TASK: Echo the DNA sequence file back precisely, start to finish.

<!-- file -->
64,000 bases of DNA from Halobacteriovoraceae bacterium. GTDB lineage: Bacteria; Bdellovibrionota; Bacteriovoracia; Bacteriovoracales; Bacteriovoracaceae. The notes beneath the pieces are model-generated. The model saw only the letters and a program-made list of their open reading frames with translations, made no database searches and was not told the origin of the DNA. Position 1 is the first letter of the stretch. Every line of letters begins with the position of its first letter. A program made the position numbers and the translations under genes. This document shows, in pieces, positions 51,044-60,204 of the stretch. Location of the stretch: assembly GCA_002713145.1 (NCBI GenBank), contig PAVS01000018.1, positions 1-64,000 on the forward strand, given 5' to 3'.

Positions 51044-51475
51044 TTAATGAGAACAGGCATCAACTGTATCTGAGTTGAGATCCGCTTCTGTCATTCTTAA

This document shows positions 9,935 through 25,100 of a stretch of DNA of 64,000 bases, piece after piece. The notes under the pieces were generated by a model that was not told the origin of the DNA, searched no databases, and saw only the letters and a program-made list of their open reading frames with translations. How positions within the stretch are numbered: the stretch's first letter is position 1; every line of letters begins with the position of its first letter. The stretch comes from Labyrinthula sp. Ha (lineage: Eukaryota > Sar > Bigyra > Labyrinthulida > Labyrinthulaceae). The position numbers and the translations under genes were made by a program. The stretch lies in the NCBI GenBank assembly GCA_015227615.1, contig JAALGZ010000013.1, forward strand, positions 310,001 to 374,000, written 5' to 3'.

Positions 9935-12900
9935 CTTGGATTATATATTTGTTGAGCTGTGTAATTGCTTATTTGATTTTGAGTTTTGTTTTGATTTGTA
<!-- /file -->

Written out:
64,000 bases of DNA from Halobacteriovoraceae bacterium. GTDB lineage: Bacteria; Bdellovibrionota; Bacteriovoracia; Bacteriovoracales; Bacteriovoracaceae. The notes beneath the pieces are model-generated. The model saw only the letters and a program-made list of their open reading frames with translations, made no database searches and was not told the origin of the DNA. Position 1 is the first letter of the stretch. Every line of letters begins with the position of its first letter. A program made the position numbers and the translations under genes. This document shows, in pieces, positions 51,044-60,204 of the stretch. Location of the stretch: assembly GCA_002713145.1 (NCBI GenBank), contig PAVS01000018.1, positions 1-64,000 on the forward strand, given 5' to 3'.

Positions 51044-51475
51044 TTAATGAGAACAGGCATCAACTGTATCTGAGTTGAGATCCGCTTCTGTCATTCTTAA

This document shows positions 9,935 through 25,100 of a stretch of DNA of 64,000 bases, piece after piece. The notes under the pieces were generated by a model that was not told the origin of the DNA, searched no databases, and saw only the letters and a program-made list of their open reading frames with translations. How positions within the stretch are numbered: the stretch's first letter is position 1; every line of letters begins with the position of its first letter. The stretch comes from Labyrinthula sp. Ha (lineage: Eukaryota > Sar > Bigyra > Labyrinthulida > Labyrinthulaceae). The position numbers and the translations under genes were made by a program. The stretch lies in the NCBI GenBank assembly GCA_015227615.1, contig JAALGZ010000013.1, forward strand, positions 310,001 to 374,000, written 5' to 3'.

Positions 9935-12900
9935 CTTGGATTATATATTTGTTGAGCTGTGTAATTGCTTATTTGATTTTGAGTTTTGTTTTGATTTGTA